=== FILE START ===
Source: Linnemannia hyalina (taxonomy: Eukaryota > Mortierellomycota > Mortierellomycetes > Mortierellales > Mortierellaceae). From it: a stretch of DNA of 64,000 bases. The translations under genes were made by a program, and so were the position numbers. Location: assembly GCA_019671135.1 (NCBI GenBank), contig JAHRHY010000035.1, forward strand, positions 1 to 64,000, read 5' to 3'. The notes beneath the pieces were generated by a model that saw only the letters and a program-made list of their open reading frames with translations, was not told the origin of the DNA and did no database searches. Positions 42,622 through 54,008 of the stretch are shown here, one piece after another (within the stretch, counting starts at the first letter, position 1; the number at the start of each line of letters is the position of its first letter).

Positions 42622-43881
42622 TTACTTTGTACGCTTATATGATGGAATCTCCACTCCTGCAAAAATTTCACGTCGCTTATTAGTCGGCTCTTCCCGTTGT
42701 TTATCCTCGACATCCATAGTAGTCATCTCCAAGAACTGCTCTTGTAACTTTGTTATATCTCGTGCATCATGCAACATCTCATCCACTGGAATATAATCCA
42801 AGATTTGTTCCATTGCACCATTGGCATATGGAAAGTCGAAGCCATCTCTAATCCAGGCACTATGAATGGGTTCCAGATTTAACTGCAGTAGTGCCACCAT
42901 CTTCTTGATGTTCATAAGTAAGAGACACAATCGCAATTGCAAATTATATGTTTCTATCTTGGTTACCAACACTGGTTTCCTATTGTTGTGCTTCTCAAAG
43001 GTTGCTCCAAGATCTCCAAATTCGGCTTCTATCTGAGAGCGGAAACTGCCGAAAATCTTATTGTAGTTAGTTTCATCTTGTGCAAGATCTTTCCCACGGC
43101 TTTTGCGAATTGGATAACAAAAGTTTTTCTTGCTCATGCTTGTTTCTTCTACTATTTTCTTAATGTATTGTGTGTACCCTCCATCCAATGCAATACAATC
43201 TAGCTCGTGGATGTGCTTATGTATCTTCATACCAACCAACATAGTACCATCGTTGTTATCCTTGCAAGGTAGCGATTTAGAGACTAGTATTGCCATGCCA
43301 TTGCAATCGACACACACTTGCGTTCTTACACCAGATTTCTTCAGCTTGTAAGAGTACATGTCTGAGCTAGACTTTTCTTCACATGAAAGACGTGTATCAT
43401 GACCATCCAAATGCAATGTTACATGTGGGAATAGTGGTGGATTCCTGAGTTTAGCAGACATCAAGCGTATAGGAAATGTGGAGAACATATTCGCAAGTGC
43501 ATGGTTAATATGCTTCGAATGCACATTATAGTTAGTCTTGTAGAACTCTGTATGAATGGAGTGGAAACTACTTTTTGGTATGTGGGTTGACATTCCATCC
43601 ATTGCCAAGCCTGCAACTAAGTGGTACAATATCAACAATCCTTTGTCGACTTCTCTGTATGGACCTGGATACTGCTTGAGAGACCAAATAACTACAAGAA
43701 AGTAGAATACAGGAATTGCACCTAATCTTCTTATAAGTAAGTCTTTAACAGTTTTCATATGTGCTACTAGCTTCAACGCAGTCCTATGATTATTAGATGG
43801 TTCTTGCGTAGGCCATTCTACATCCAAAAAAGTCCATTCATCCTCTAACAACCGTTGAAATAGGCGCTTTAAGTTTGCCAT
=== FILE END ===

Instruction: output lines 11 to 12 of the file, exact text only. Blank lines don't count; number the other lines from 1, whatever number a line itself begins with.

43401 GACCATCCAAATGCAATGTTACATGTGGGAATAGTGGTGGATTCCTGAGTTTAGCAGACATCAAGCGTATAGGAAATGTGGAGAACATATTCGCAAGTGC
43501 ATGGTTAATATGCTTCGAATGCACATTATAGTTAGTCTTGTAGAACTCTGTATGAATGGAGTGGAAACTACTTTTTGGTATGTGGGTTGACATTCCATCC